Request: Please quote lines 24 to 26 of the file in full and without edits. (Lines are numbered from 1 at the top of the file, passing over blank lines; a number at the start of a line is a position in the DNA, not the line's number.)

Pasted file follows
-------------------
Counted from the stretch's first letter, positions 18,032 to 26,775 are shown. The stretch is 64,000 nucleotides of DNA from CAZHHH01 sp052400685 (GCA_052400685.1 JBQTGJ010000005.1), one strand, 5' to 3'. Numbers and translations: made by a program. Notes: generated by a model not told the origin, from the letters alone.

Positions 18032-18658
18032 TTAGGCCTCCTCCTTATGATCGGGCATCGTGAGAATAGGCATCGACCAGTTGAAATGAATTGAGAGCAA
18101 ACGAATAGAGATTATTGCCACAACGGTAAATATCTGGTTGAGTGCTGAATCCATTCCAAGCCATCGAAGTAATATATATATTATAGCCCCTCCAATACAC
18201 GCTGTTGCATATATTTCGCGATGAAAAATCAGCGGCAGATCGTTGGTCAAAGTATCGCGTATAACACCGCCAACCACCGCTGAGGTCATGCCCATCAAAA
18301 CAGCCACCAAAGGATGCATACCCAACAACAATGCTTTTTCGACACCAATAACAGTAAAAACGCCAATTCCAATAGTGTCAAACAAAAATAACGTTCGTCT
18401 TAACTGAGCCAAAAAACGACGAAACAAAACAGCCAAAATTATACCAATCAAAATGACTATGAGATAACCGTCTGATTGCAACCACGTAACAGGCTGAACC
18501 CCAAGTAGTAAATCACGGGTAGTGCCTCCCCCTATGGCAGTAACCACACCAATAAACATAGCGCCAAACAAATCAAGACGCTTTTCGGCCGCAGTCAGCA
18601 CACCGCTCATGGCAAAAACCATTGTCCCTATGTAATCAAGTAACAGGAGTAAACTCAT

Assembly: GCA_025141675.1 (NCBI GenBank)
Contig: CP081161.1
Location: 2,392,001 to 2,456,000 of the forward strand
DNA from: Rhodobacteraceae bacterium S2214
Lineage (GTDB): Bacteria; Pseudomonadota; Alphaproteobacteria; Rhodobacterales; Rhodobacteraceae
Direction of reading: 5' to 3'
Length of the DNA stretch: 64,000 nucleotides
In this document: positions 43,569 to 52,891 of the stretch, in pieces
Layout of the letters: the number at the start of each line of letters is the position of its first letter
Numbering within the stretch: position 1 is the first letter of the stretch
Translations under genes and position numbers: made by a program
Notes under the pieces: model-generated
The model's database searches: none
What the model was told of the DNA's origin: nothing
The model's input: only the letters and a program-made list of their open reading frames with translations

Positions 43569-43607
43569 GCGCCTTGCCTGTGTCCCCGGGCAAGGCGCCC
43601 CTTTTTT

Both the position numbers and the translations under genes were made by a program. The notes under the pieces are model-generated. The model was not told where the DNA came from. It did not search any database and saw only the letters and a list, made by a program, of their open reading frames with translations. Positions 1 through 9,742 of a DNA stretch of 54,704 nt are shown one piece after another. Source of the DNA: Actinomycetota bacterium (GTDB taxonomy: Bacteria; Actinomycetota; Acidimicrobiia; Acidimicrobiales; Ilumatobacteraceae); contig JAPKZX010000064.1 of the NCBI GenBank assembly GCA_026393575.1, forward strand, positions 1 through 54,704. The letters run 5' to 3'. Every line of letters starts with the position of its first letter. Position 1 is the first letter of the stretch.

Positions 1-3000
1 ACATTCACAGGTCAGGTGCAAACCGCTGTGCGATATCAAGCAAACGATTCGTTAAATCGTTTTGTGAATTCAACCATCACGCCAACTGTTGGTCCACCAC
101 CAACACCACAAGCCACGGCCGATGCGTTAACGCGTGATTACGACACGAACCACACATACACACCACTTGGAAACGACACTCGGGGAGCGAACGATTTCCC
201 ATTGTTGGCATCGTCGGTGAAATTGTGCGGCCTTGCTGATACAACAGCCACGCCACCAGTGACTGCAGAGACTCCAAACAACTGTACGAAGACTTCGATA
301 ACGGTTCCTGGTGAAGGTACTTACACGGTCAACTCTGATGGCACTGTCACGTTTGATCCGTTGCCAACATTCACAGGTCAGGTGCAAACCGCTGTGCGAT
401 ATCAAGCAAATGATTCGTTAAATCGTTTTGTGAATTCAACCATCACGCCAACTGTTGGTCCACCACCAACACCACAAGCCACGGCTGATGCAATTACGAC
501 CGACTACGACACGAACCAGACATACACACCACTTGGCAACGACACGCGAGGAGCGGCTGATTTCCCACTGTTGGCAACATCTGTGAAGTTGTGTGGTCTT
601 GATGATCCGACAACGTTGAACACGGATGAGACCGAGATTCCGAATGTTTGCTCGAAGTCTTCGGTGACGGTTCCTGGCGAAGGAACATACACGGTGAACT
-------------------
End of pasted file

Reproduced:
The model's input: only the letters and a program-made list of their open reading frames with translations

Positions 43569-43607
43569 GCGCCTTGCCTGTGTCCCCGGGCAAGGCGCCC